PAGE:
Powerful aftershocks rocked Nepal Sunday, panicking survivors of a quake that killed more than 2,200 and triggering fresh avalanches at Everest base camp, as rescuers dug through rubble in the devastated capital Kathmandu.
Terrified residents, many forced to camp out in the capital after Saturday's quake reduced buildings to rubble, were jolted by a 6.7-magnitude aftershock that compounded the worst disaster to hit the impoverished Himalayan nation in more than 80 years.
At overstretched hospitals, where medics were also treating patients in hastily erected tents, staff were forced to flee from buildings for fear of further collapses.
"Electricity has been cut off, communication systems are congested and hospital are crowded and are running out of room for storing dead bodies," Oxfam Australia chief executive Helen Szoke told AFP.
Climbers reported that the aftershock caused more avalanches at Mount Everest, just after helicopters airlifted to safety those injured when a wall of snow hit base camp on Saturday, killing at least 17 people.
The deadliest disaster in Everest's history comes almost exactly a year after an avalanche killed 16 sherpa guides, forcing the season to be cancelled, and as around 800 mountaineers were gathered at the start of the new season.
AFP's Nepal bureau chief Ammu Kannampilly, who was on assignment at base camp, reported that six helicopters had managed to reach the mountain on Sunday after the weather improved overnight.
A stunning image captured by the agency's South Asia photo chief Roberto Schmidt showed a massive cloud of snow and debris cascading onto base camp, burying scores of climbers and flattening tents.
"People being stretchered out as choppers land -- half a dozen this morning," Kannampilly said in a text message. "Weather clear, some snowfall."
Aid pours in
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Offers of help poured in from around the world, with the United States and European Union announcing they were sending in disaster response teams.
India flew out its stranded citizens in military planes while a 62-strong Chinese rescue team arrived with sniffer dogs.
National police spokesman Kamal Singh Bam said the number known to have died in Nepal had risen to 2,152 while 4,629 people had been injured.
Officials in India said the toll there now stood at 57, while Chinese state media said 17 people had been killed in the Tibet region.
"We have deployed all our resources for search and rescues," Bam told AFP. "Helicopters have been sent to remote areas. We are sifting through the rubble where buildings have collapsed to see if we can find anyone."
The Red Cross said it was concerned about the fate of villages near the epicentre of the quake northwest of Kathmandu.
The country's cellphone network was working only sporadically, while large parts of the capital were without electricity.
Devastation in Kathmandu
AFP correspondents in Kathmandu reported that tremors were felt throughout the night, including one strong aftershock at dawn before the 6.7-magnitude follow-up quake that struck in the afternoon.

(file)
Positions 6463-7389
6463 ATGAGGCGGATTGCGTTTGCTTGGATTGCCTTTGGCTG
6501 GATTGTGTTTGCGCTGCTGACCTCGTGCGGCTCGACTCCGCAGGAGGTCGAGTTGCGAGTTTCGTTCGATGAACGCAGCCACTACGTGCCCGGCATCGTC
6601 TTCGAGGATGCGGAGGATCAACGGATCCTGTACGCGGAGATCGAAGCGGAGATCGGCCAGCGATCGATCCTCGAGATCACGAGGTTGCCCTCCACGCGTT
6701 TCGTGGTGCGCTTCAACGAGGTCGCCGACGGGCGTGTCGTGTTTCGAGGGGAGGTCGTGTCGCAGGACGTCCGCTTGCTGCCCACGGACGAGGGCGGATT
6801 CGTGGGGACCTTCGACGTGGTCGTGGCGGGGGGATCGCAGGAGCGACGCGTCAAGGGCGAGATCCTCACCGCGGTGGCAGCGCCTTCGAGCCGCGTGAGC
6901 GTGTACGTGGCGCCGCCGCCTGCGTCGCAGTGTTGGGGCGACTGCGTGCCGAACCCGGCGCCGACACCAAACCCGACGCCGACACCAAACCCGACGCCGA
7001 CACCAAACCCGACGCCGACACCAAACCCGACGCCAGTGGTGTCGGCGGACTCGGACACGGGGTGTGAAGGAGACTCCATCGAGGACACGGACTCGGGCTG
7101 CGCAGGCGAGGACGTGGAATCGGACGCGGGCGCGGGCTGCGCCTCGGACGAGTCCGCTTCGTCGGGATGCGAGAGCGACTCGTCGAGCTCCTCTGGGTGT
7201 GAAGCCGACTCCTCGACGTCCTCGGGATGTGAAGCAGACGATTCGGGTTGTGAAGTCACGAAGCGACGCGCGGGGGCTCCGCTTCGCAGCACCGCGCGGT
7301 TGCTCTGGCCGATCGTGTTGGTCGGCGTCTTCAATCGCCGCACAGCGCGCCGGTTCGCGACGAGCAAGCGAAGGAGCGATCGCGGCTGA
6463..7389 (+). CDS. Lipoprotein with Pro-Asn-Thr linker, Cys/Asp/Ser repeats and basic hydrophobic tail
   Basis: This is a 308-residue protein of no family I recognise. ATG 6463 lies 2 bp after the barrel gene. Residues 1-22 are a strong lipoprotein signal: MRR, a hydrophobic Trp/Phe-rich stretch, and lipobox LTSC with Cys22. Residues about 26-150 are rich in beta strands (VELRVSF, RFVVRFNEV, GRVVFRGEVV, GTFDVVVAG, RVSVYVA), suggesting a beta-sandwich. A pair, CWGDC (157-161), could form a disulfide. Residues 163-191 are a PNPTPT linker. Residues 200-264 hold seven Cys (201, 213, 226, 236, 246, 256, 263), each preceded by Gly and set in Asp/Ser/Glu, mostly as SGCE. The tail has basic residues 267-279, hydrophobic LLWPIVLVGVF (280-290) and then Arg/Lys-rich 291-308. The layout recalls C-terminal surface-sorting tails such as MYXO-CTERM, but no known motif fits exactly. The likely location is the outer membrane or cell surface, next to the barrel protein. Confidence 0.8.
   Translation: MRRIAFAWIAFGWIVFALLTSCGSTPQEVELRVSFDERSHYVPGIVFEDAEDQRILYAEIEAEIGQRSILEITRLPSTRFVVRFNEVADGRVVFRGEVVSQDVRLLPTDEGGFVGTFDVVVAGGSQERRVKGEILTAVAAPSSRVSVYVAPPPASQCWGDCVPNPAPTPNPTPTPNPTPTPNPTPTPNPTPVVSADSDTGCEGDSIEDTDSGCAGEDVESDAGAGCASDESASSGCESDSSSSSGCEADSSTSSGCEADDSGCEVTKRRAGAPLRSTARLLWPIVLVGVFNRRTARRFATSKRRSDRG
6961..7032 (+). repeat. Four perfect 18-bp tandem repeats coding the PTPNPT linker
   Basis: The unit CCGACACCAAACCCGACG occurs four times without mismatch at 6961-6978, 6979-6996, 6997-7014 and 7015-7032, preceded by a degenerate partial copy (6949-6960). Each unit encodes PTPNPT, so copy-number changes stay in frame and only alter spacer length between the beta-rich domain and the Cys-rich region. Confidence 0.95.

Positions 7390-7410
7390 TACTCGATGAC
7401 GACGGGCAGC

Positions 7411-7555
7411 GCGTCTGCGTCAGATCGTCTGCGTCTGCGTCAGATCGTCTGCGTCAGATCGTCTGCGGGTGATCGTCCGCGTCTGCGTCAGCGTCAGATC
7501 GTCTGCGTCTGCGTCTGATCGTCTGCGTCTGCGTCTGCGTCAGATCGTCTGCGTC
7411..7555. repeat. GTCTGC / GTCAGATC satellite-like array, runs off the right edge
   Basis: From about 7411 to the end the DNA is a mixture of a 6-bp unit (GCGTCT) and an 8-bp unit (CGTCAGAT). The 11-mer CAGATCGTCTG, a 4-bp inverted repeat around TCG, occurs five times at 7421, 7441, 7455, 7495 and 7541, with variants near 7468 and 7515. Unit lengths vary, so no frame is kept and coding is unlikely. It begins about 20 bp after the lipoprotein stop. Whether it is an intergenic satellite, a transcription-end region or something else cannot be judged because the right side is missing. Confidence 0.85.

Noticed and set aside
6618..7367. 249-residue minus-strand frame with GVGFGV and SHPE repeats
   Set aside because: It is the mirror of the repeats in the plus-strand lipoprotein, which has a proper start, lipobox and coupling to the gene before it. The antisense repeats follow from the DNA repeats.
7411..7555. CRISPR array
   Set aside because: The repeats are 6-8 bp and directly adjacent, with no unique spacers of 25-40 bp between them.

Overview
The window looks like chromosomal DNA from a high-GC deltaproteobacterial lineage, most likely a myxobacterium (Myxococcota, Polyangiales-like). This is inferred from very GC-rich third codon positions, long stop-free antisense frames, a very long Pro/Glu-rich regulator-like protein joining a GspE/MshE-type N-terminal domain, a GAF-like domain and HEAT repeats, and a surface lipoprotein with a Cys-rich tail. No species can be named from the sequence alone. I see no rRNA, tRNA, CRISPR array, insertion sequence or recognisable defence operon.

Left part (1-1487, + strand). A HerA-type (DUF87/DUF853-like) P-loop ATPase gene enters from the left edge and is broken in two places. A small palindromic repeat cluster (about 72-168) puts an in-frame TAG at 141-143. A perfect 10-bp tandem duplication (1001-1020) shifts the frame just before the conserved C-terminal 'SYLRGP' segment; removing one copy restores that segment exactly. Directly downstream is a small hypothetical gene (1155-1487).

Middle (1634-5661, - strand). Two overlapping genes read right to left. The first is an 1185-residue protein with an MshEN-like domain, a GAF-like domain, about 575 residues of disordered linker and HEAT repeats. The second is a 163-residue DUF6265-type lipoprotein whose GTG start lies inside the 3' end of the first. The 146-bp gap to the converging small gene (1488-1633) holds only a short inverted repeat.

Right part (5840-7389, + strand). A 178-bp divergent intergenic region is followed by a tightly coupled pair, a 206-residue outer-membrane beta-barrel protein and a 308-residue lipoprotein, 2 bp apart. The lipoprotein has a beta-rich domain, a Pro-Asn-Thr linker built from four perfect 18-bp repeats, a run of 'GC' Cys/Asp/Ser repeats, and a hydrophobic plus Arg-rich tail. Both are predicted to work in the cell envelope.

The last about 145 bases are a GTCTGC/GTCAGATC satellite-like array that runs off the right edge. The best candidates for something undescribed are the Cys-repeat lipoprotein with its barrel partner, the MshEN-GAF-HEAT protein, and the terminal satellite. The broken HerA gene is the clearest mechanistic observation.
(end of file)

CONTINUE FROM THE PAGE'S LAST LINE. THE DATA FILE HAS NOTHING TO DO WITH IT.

"It has been a sleepless night, how can we sleep? It has been shaking all night. We are just praying that this will end and we can return home," said Nina Shrestha, a 34-year-old banker who spent the night with hundreds of people on open ground in the capital's Tudhikhel district.
The historic nine-storey Dharahara tower, a major tourist attraction, was among the buildings brought down in Kathmandu Saturday, with at least a dozen bodies recovered from the ruins of the 19th-century structure.
As rescuers sifted through the huge mounds of rubble in the capital, hospitals were overwhelmed with victims who suffered multiple fractures and trauma.
"We have treated many people since yesterday, the majority children," said Samir Acharya, a doctor at Nepal's Annapurna Neurological Hospital.
"Most patients have head injuries or fractures. Two of our patients died, two are critical."
Acharya said medics were working out of a tent set up in a parking lot to cope with the number of injured, while some patients were too scared to stay in the building.
Families had grabbed whatever possessions they could muster and sought shelter on the streets, many of which had been split asunder.
Weather forecasters warned that rain was on the way, with dark clouds looming over Kathmandu and promising more misery for displaced survivors.
'Just flattened me'
Google executive Dan Fredinburg was one of the climbers to have been confirmed as having been killed in the Everest avalanche.
Experienced mountaineers said panic erupted at base camp, which has been "severely damaged", while one described the avalanche as "huge".
"Seventeen have been reported dead so far and 61 are injured," said Tulsi Gautam of Nepal's tourism department which issues permits to climb the world's highest mountain.
"Those who are able are walking down. Others are being airlifted."
Kannampilly said many of those stranded at the scene were walking down the mountain rather than risk being stuck for days.
George Foulsham, a Singapore-based marine biologist, described the moment that the disaster struck.
"I was outside, saw a white 50-storey building of white come at me. I ran and it just flattened me," he told AFP.
"I tried to get up and it flattened me again. I couldn't breathe, I thought I was dead. When I finally stood up, I couldn't believe it passed me over and I was almost untouched.
"I saved for years to climb Everest. It feels like the mountain is saying it's not meant to be climbed for now. Too much of a coincidence to see this twice in two years."
Nepal and the rest of the Himalayas are particularly prone to earthquakes because of the collision of the Indian and Eurasia plates.
An 6.8 magnitude quake hit eastern Nepal in August 1988 killing 721 people, and a magnitude 8.1 quake killed 10,700 people in Nepal and India in 1934.